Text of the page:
“Tiny Screen Concert” is Huge Gift for Teachers, Students
USC Shoah Foundation and Mona Golabek had an end-of-school-year gift for Zoomed-out teachers: a 30-minute, all-inclusive concert/history lesson/social-emotional learning tutorial with messages about learning from history, rising from injustice and overcoming adversity.
Made available to teachers June 1 and 2 and now on-demand, The Willesden Project’s Tiny Screen Concert showcases the story of Golabek’s mother, Lisa Jura, who escaped Vienna on the Kindertransport during WWII and became a concert pianist. Golabek, a Grammy-nominated classical pianist and founder of the Hold On to Your Music Foundation, tells her mother’s story—woven together with the classical music her mother once played—from her own living room.
The Willesden Project, a new program of Hold On to Your Music Foundation, USC Shoah Foundation, and the Koret Foundation, brings the power of music and story to young people and contributes to their development as empathetic, knowledgeable and resilient individuals. Accompanying educational resources expand Lisa Jura’s story through historical context and multiple perspectives while also extending it into the present with her daughter’s experience and the experiences of refugees and others facing and responding to adversity and injustice.
“The Tiny Screen Concerts are just me and my piano, no bells and whistles, no grand theatrical production, just an intimate, from-the-heart conversation about this story, and what it can teach us about resiliency and perseverance as we all go through our own journeys,” Golabek said. “I believe my mother’s story is more relevant today than it ever has been, given what we’ve gone through this year with the tragedy of Covid, the explosive issues around horrible discrimination in the Black community, and now the resurgence of antisemitism.”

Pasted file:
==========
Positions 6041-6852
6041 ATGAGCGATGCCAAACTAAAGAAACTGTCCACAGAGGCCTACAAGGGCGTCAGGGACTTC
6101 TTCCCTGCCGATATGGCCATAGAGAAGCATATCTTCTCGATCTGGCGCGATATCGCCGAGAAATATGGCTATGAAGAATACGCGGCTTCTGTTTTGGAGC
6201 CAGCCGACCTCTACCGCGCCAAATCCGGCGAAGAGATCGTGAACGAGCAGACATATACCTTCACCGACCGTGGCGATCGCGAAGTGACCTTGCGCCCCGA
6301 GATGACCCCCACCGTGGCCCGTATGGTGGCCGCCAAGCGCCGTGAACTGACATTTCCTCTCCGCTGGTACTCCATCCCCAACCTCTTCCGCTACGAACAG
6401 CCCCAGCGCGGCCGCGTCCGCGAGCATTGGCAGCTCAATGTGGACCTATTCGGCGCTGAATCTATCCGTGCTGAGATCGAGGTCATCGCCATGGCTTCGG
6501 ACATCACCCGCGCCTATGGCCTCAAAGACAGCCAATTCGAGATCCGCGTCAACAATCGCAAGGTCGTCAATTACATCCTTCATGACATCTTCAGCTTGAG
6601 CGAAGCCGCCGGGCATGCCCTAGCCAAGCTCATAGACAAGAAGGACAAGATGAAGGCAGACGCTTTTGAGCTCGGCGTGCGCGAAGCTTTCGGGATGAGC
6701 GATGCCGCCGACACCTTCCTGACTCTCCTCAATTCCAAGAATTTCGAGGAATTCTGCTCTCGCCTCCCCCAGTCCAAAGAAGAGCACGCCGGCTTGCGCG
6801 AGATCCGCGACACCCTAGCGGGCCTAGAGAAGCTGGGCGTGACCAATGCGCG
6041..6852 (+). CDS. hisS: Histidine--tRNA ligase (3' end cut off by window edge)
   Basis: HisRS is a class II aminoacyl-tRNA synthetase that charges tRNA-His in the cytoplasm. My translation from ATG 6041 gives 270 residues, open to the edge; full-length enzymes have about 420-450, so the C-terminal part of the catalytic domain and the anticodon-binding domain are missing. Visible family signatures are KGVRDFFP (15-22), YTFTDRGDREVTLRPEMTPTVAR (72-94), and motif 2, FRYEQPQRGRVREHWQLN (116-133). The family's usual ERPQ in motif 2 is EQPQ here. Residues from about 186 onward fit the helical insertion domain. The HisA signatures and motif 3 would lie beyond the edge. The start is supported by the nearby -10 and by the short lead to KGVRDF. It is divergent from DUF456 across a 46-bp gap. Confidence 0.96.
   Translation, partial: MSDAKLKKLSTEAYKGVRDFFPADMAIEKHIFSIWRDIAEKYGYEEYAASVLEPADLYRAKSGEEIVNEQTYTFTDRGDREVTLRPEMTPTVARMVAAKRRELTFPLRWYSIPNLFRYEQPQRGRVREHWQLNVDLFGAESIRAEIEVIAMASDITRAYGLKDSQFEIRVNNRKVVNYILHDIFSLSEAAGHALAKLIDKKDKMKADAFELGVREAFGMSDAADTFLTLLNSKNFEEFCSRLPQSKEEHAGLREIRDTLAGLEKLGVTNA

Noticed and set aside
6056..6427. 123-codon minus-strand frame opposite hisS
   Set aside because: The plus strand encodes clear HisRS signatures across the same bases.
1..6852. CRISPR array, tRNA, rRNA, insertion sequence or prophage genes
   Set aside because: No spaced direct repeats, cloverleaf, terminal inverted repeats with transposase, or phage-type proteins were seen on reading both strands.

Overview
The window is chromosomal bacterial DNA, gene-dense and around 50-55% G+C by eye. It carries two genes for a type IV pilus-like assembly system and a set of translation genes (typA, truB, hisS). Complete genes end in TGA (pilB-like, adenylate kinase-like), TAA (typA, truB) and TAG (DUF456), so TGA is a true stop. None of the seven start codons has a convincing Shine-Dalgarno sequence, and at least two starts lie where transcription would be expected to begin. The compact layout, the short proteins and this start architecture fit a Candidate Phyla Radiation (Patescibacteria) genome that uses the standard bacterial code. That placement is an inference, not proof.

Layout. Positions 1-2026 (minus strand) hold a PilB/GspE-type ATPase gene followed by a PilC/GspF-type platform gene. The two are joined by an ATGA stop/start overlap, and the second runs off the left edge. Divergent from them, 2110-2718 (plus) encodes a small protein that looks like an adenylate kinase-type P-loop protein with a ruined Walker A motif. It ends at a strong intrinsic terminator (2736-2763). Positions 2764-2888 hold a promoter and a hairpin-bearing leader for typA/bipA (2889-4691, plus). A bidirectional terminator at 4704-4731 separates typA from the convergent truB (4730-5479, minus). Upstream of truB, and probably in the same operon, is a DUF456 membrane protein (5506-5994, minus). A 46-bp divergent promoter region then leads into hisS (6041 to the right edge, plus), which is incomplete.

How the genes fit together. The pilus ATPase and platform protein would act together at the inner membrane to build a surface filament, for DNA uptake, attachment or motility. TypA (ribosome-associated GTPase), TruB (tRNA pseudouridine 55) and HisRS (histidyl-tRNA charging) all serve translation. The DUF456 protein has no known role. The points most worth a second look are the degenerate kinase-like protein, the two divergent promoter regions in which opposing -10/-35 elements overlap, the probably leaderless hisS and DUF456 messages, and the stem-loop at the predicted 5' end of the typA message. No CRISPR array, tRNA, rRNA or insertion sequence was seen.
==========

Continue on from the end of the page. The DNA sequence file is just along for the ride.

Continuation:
Golabek has written four Children of Willesden Lane books about her mother’s experience for different grade levels and has developed several performances around the book that have reached more than 500,000 students over the past decade.
During the pandemic, USC Shoah Foundation and Golabek adapted Golabek’s signature Willesden READS performance program—typically provided live, in person to hundreds of students at a time—to meet the needs of the virtual classroom. Working with USC Shoah Foundation partner, Discovery Education, the team pivoted to produce an adapted version of the original show, with Golabek performing alone at the Saban Theater in Los Angeles. This filmed performance is framed with real-time conversations between Golabek and local student hosts, who funnel questions from participating students who have read the book, viewed survivor testimony, and participated in history lessons and critical thinking activities.
Three online Willesden READS events have been held since November 2020, reaching close to 50,000 students in the New York area, Oregon, and Florida, and thousands more have subsequently watched recordings.
Golabek said connecting with students this way has created a more intimate dynamic than exists in a live performance with thousands of people in a theater.
“I look directly into the camera and I talk like a good friend talking to another good friend, so the message goes from my heart to the person on the other side of the screen,” she said.
The Tiny Screen Concert offers an even more intimate experience than the READS in other ways, as Golabek focuses on specific parts of her mother’s story and reflects on how her mother’s experience has impacted her own life. Students are not required to read the books in advance, and there are several options for short classroom activities developed by USC Shoah Foundation education specialists as well as follow-up evaluations from educators.
Golabek is hoping she achieves the same kind of resonance with the Tiny Screen Concert as experienced by Ryan Vasquez, a student host at the recent Willesden READ for the New York tri-state area
“Having watched survivor testimony myself, I can see how important these stories are to helping us learn about history and from history,” Vasquez said an online conversation with Mona that was viewed by tens of thousands. “Right now, I think we’re going through a future historical event, and students further in their lives will learn about Covid, and about how we as a community used our passion to survive this virus and persevere forward.”
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